Our Girl – Stranger Today

Featuring a mix of the old and new, Brighton formed three-piece Our Girl, unleash their debut album, Stranger Today, via Brighton-based Cannibal Hymns. Formed by The Big Moon’s guitarist Soph Nathan, Our Girl’s Stranger Today is the culmination of four year’s labour, the band forced to work around the unexpected success and subsequent demands of The Big Moon’s debut album, Love in the 4th Dimension, which ended up being nominated for a Mercury.

Unsurprisingly, it does feature a number of songs that have been kicking around for a while, whether released on record (‘Our Girl’, ‘Level’, ‘Being Around’ etc) and/or as part of their live set. However, for the vast majority that will matter little, as Our Girl become more than just another little known indie pretender. Instead, they are a band who have developed both a tight friendship and tight dynamic musical chemistry along the way, fermenting a sound that oscillates between loud scuzzy guitars, quieter moments of contemplation, and all points in-between, the sounds often mimicking the stuff swirling around in Nathan’s world; be it romance, agitation, frustration, or confusion.

With Bill Ryder-Jones on board as producer, Our Girl have been persuaded to ditch the purist mode of recording, in line with their live set up. Instead, effects, and guitars are piled up here and there (Ryder-Jones being a handy guitar player in his own right) in creating a denser, more atmospheric sound than we are used to. While this may well be lost on the live stage, it works a treat here on record.

The opening pair of tracks are dominated by big guitars, with backwards tracking opening up ‘Our Girl’, a marker for their typically languid groove; My Bloody Valentine, American grunge, and shoegaze being vague touchstones throughout their often long drawn out pieces.

Meanwhile, ‘Being Around’, the shortest track here, but still clocking in at just under three minutes, demonstrates the raw aggression of Nathan’s guitars layered up, the song a multi-part expedition that cuts to the chase in almost The Big Moon fashion. These are followed by the post-punk Pil-esque beat of ‘In My Head’, again underpinned by multiple guitar parts, that build and speed up to an abrupt finish, as Nathan documents her self-induced confusion: “I forget that other people haven’t been in my head”.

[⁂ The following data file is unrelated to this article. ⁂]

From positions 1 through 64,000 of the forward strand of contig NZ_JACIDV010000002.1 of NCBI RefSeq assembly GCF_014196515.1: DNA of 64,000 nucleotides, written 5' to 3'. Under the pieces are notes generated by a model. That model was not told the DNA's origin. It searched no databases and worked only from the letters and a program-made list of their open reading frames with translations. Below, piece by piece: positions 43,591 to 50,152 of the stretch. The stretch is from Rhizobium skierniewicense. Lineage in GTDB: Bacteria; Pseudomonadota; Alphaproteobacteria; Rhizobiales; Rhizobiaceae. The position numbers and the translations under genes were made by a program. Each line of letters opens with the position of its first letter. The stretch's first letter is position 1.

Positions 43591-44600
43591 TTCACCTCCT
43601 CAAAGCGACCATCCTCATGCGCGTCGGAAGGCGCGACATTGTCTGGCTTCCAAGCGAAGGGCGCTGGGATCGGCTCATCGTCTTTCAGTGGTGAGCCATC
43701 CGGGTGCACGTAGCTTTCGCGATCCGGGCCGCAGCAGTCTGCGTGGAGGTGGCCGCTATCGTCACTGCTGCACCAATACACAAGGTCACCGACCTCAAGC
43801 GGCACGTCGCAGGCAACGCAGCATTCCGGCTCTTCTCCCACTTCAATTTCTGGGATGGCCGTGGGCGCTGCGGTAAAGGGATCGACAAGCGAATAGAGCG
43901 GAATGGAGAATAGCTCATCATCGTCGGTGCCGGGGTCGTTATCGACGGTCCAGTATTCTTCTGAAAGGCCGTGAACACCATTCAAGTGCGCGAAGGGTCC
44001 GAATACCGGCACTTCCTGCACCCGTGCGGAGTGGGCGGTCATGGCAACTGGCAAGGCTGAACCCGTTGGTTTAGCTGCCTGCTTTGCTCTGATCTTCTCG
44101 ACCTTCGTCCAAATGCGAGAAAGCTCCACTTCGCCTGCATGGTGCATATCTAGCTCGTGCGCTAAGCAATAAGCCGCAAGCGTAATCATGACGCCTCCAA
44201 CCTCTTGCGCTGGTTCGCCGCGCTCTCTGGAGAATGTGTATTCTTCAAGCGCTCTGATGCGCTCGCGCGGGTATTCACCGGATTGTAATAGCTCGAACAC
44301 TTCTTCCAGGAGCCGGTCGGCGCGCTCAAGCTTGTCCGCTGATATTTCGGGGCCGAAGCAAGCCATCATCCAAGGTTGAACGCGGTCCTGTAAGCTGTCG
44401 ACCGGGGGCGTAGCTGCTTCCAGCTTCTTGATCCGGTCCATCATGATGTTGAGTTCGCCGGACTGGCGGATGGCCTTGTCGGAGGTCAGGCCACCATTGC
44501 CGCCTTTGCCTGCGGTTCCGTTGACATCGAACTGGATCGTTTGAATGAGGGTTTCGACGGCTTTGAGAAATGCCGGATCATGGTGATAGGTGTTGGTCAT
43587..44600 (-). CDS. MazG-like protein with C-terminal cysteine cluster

Amongst the flurry of guitars and big chords, there’s a song-craft intricacy throughout Stranger Today, as well as an ear for melody. On the unashamedly pining love song, and perhaps the album’s poppiest moment, ‘I Really Like It’, the underlying structure and melody is deceptively sophisticated, the song enjoying an elongated burst of faintly motorik rhythms and swelling guitars before Nathan sharply vents her emotions.

Mimicking the yo-yo frustrations of longing and desire, she sings: “I was sitting in the living room, smoking for nothing, hoping for you“, eventually morphing into a deep frustration at being left waiting: “Now it’s really fucking late“. Similarly ‘Jospehine’ begins woozily, if somewhat forebodingly, the sound ratcheted up to the point where Nathan is practically screaming into the mic, before a sea of, if still a little turbulent, calm descends, the sounds drifting off in a haze of distortion and effects. ‘Two Life’ then descends into a maelstrom of big riffing and big chords.

Beginning with ‘Level’ (named after the Brighton park, which Nathan lived nearby), Stranger Today becomes more contemplative, and quieter for the most part, although the quite-loud aesthetic continues. ‘Sub Rosa’ is made up of just simply strummed guitar, along with haunting atmospherics, while the drifting ‘I Wish it Was Sunday’ is all in the title, a hankering for time to stand still for once: “Let’s just take a little time, let our happiness unwind”. It’s very sound advice.

Stranger Today unfurls its aural delights gently, but forcibly, the songwriting often nuanced and intricate, which allied to a consistently turbulent-meets-melancholy vibe, and a denser production than we are used to, makes for one of the best guitar-based albums of the year so far.

Jeff Hemmings

Website: weareourgirl.co.uk
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